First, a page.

By Donald Stotts
The spring breeding season for cow-calf operations is approaching fast, meaning time is running out for producers who have not assessed their bull battery.
“It is imperative producers contact their local veterinarian and make arrangements to have their bulls administered a breeding soundness exam,” said Glenn Selk, Oklahoma State University Cooperative Extension emeritus animal scientist and editor of the university’s popular Cow-Calf Corner newsletter. “Be sure to ask the veterinarian about the need for a trichomoniasis test.”
Bulls that do not pass a breeding soundness exam will need to be replaced before the start of breeding. Selk recommends purchasing the replacement from a production sale or nearby seedstock producer as soon as possible.
“It is good management to move the bull to its new environment several weeks before breeding,” he said. “If the bull has been consuming a high-energy, grain-based diet, this will give the producer time to gradually reduce the grain and increase the forage intake.”
The bull’s rumen will take some time to adjust to the forage-based diet the animal will consume during the breeding season, plus a sudden steep decline in energy intake could cause a decrease in bull fertility.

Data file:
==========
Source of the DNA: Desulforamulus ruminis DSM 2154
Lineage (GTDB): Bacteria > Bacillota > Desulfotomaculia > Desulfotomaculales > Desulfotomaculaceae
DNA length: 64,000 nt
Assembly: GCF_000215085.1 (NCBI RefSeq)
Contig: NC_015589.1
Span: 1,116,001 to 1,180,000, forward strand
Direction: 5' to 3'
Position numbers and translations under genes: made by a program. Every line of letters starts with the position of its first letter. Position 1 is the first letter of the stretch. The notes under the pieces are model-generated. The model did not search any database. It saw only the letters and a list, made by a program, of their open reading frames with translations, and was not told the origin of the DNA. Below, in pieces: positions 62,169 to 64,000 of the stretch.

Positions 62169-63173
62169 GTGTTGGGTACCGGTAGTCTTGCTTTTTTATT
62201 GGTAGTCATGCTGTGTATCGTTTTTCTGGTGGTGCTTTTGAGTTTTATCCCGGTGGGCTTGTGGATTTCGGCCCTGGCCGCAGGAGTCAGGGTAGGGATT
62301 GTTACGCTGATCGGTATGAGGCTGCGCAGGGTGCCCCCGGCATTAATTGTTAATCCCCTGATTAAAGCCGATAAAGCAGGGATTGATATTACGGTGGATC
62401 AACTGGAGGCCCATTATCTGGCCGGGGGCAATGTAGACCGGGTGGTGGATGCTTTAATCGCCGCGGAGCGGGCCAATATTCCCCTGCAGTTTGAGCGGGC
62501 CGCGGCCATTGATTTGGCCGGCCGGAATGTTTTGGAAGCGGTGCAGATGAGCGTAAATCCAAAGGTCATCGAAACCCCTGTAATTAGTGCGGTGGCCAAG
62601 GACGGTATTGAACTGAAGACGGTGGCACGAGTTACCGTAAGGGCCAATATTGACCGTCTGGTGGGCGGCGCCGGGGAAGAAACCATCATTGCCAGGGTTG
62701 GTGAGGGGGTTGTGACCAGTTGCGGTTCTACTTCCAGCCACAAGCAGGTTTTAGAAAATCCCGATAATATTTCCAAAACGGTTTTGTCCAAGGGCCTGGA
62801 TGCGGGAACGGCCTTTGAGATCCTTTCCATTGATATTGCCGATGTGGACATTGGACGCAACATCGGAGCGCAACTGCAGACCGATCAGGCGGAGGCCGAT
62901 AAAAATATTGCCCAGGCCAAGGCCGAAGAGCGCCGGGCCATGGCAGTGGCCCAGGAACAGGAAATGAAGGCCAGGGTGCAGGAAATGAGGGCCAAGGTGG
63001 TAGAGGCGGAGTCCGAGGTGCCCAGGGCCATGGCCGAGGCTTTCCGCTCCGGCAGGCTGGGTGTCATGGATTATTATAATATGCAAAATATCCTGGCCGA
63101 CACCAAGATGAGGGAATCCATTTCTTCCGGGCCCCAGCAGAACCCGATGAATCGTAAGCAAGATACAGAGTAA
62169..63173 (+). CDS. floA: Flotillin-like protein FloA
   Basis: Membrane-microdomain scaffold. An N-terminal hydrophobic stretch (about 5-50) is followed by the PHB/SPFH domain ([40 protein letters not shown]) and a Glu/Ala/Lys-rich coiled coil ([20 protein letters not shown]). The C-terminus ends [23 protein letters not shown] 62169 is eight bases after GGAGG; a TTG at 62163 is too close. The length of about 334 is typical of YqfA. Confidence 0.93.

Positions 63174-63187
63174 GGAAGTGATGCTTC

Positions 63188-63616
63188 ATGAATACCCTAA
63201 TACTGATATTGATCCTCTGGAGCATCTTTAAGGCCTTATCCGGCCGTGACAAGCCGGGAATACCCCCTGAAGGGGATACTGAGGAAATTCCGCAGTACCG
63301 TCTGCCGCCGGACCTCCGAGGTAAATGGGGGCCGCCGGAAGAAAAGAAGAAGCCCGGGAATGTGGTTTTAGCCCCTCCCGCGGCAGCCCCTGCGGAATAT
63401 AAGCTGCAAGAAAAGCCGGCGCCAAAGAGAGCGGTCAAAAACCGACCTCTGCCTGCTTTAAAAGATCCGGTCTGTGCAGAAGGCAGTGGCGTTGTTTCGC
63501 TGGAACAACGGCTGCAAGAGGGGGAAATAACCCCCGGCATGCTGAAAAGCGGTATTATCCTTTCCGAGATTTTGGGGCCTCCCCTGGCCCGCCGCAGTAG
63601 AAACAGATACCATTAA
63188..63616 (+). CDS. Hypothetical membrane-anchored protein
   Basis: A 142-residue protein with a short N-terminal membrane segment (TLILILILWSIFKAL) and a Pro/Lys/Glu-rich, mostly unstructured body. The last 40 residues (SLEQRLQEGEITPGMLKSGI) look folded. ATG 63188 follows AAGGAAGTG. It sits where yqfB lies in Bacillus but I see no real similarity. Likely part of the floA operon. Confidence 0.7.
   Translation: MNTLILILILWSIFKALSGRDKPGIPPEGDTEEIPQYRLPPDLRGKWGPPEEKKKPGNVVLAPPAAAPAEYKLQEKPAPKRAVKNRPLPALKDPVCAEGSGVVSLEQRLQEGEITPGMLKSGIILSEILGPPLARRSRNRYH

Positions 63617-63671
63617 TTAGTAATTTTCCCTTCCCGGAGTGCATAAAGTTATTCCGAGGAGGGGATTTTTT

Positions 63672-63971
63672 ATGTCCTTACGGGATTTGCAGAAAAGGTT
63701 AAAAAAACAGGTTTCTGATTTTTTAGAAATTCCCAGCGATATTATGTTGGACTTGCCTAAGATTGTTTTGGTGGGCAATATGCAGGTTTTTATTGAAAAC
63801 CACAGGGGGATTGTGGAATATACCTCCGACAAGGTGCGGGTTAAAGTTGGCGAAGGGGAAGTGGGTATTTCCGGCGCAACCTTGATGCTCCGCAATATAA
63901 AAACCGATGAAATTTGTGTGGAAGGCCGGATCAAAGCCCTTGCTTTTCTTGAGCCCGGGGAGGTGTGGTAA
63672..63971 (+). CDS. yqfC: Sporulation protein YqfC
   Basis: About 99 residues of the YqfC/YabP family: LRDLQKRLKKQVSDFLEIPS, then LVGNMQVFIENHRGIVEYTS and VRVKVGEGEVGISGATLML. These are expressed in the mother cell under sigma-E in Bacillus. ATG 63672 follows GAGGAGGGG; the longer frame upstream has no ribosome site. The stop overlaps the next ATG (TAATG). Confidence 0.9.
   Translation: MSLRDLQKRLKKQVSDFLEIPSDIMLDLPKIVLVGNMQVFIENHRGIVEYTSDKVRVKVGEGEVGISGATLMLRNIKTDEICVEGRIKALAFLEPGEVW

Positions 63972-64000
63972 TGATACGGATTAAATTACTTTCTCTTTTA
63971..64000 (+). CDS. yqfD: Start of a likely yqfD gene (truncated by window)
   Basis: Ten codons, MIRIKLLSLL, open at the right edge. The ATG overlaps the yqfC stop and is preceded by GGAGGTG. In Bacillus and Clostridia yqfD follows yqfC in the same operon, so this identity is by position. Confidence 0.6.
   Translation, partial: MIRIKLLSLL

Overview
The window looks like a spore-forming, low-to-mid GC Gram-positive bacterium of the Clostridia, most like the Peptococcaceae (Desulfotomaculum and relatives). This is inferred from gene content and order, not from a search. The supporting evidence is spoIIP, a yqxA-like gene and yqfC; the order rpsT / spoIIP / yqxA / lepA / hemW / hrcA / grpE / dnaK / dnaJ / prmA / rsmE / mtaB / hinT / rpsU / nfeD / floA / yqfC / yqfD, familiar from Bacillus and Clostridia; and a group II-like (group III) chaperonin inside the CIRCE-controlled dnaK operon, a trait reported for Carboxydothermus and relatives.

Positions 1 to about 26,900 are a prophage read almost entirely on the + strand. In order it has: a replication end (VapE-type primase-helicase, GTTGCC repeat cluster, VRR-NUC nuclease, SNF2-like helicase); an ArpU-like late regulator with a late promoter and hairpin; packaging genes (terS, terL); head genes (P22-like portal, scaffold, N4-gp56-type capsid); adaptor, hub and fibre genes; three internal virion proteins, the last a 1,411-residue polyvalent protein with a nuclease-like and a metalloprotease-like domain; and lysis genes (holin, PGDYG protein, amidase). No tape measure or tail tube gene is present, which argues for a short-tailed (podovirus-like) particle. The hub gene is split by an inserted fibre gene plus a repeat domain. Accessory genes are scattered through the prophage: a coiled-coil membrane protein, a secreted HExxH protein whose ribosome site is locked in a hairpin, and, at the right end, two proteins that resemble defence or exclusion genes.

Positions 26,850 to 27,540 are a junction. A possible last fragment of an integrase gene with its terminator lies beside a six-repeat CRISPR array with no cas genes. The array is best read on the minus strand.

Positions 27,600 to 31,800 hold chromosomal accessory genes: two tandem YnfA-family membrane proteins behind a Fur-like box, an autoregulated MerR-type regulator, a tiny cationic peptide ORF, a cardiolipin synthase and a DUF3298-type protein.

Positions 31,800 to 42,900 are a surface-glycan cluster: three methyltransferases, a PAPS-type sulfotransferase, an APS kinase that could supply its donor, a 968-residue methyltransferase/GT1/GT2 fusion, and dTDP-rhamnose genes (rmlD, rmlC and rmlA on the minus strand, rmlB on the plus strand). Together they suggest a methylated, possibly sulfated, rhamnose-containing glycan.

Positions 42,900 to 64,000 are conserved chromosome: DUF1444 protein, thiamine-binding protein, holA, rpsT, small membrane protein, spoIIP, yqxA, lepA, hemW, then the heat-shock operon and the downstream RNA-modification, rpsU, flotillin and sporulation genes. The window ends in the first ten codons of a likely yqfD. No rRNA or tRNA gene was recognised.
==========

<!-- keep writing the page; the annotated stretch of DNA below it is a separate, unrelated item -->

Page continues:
Bulls that will be placed together in multi-sire breeding pastures should be penned together for several weeks before the breeding season begins, as bulls naturally seek to establish a social order. Avoid mixing younger bulls with more mature bulls in the same pasture. Young bulls do not often win the hierarchy battle; because of this, they can become less aggressive breeders in future breeding seasons.
“Hierarchy needs to be settled before the start of the breeding season,” Selk said. “The first part of the breeding season should be for getting cows and replacement heifers bred rather than watching bulls fight each other trying to establish dominance.”
Bulls are a sizeable investment in most cow-calf operations. Common sense management before the breeding season can give the best possible return on that investment.
Selk recommends producers who have questions about best cattle management practices to contact their local OSU Cooperative Extension county office for assistance, typically listed under “County Government” in local directories.
Oklahoma is the nation’s fourth-leading producer of cattle and calves, according to USDA National Agricultural Statistics Service data.
The Oklahoma Cooperative Extension Service is one of two state agencies administered by OSU’s Division of Agricultural Sciences and Natural Resources, and is a key part of the university’s state and federally mandated teaching, research and Extension land-grant mission.